Should Charlie Rose’s name be removed from the N.C. Journalism Hall of Fame? Should Duke University rescind his honorary degree? The answer to these questions results in yet another: Where do we separate character from talent? Jim Geraghty of National Review hit the nail on the head when he wrote about Matt Lauer’s fall this morning, writing, “It doesn’t matter how noble your principles and stands and beliefs are if you treat people like dirt.”
Over the past couple of months Americans have stopped raising their eyebrows when yet another man falls because of sexual misconduct allegations. However, for some, the revelation that Charlie Rose grossly abused his power at the expense of numerous women was especially difficult to process.
Rose, an icon in American journalism, was admired by many, and North Carolinians were no exception. Many took pride in the fact that he hailed from the Old North State. So much so, that he received the honor of being inducted into the N.C. Journalism Hall of Fame and was awarded an honorary degree from Duke University (he had also earned two degrees from the school in 1964 and ’68).
So, how do we reconcile the belief that individual achievements are worthy of recognition with the near assurance that by doing so we will eventually make the mistake of praising someone with poor character or a yet-to-be unearthed history of predatory behavior? There’s no easy answer. One option is to stop giving awards to people, which is unrealistic. Another choice is to revoke honors on a case by case basis. That is certainly more rational and would allow individual organizations to make that judgment call for themselves.
Let’s say we go with the second option and we find ourselves on the N.C. Halls of Fame Committee. Their website says that they seek to honor “people who were born in North Carolina, or people who became distinctly identified with North Carolina, and have made outstanding and career-long contributions to journalism, advertising, and public relations.”
No mention of moral behavior. Why? Probably because they took for granted that employers would hold their journalists accountable to a code of conduct, thereby keeping the pool of nominees limited to men and women with reasonably decent character, even if they couldn’t pass the sainthood test.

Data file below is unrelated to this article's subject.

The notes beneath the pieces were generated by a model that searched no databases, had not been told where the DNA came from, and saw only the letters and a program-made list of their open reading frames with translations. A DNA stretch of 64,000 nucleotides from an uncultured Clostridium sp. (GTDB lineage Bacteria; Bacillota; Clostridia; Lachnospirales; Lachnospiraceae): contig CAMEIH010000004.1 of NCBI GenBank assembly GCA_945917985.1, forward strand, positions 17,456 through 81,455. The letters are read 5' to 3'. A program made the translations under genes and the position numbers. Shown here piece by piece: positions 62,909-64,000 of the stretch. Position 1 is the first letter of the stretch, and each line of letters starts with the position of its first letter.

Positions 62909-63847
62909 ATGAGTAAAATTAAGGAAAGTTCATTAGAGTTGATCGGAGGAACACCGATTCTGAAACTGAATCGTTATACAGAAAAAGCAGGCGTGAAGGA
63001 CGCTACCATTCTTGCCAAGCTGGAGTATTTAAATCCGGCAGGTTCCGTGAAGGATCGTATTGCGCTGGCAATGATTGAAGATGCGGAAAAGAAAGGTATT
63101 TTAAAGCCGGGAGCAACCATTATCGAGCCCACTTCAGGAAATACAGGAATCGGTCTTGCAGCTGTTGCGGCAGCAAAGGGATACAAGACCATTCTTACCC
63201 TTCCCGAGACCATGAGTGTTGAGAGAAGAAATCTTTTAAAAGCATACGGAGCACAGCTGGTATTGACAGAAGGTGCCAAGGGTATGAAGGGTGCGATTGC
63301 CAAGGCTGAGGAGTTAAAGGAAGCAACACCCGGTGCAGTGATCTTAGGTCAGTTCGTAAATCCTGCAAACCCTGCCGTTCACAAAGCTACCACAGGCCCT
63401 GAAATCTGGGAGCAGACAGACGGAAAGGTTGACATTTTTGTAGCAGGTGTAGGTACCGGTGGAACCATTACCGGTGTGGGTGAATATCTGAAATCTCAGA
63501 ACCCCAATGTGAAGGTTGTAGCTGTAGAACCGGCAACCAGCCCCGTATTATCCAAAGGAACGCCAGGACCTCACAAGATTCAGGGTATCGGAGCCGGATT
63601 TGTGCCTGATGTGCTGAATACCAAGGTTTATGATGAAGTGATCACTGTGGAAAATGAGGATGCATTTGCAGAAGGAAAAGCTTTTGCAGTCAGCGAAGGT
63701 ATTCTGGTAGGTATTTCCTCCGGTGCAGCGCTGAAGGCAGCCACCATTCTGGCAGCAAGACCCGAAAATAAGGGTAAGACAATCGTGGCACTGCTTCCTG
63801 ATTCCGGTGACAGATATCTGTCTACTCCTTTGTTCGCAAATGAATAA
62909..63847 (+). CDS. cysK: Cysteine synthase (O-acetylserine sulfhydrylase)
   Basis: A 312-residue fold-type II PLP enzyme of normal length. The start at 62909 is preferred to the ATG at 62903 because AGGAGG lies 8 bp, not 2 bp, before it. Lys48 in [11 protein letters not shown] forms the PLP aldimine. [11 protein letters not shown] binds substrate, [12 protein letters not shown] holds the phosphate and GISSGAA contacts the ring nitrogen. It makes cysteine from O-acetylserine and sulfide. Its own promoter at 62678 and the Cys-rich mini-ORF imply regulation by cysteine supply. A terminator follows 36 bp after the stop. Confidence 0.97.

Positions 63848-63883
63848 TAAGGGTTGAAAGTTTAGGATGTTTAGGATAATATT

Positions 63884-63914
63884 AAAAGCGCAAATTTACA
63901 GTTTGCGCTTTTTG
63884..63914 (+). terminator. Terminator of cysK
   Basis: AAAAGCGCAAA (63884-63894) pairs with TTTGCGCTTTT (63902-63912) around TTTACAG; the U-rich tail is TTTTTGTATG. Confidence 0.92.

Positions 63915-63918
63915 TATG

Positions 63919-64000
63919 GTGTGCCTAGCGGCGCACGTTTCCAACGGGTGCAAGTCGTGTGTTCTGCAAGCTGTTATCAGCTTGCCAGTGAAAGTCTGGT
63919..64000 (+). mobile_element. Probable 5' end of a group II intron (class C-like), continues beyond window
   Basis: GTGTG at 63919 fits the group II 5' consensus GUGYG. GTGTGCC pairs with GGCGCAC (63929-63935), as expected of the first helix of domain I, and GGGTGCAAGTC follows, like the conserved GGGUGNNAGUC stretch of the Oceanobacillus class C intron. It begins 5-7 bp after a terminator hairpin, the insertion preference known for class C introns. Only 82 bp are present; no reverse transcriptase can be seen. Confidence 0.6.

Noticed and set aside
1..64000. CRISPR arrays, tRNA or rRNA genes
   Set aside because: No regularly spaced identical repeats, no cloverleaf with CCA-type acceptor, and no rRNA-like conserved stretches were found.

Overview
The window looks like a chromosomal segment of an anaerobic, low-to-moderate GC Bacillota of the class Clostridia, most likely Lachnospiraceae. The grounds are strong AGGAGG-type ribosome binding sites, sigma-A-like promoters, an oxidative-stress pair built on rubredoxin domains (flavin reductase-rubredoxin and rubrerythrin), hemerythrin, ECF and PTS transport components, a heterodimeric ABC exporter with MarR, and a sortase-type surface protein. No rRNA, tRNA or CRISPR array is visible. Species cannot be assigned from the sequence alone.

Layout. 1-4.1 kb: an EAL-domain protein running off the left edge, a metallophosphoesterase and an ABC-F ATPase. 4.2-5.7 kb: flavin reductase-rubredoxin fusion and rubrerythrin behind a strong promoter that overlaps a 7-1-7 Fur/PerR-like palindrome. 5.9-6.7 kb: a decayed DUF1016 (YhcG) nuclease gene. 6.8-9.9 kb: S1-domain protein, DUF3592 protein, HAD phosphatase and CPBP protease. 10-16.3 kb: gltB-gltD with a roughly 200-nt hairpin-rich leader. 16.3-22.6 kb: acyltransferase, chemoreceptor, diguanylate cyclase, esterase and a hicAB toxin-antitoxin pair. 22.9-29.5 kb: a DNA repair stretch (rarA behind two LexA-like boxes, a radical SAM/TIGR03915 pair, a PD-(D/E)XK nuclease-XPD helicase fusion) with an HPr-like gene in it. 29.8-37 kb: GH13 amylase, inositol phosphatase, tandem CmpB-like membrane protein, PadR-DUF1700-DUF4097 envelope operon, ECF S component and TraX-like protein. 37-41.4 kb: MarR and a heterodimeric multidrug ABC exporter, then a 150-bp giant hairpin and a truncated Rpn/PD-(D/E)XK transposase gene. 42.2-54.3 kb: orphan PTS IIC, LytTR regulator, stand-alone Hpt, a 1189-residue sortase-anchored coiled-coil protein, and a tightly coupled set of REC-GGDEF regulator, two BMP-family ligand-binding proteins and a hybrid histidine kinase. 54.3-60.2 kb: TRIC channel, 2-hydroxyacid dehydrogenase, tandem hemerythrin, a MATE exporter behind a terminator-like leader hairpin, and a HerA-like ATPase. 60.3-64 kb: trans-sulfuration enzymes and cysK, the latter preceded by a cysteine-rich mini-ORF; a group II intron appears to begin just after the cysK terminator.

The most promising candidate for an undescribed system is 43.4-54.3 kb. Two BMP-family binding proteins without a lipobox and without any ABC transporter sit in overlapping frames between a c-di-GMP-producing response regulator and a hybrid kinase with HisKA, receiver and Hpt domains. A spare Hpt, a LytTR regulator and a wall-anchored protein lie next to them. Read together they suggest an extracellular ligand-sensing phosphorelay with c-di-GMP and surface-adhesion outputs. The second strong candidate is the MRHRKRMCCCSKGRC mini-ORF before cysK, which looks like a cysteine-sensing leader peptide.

Unfortunately, in many places the bottom line or political power has replaced character when it comes to how executives and politicians make decisions. Profitability and power have been of more import than respectability.
If those in leadership, both in the public and private sectors, would act on the belief that individuals—both men and women—have inherent dignity and should be treated as such, I doubt we would be seeing the cultural devastation that is currently taking place in Hollywood, D.C., and elsewhere.
So, should Rose’s name be removed from the N.C. Journalism Hall of Fame? Should his honorary degree be rescinded? Well, that depends on whether or not you believe there should be a clear distinction between character and talent when it comes to work; whether or not it is more important to be virtuous or to be gifted.
Regardless of where you land on this question it is undeniable that, irrespective of skills, we are each ultimately responsible for our character, unable to blame others for the actions we’ve chosen to take. And at the end of the day, our character will shape the way we are remembered once we’re gone.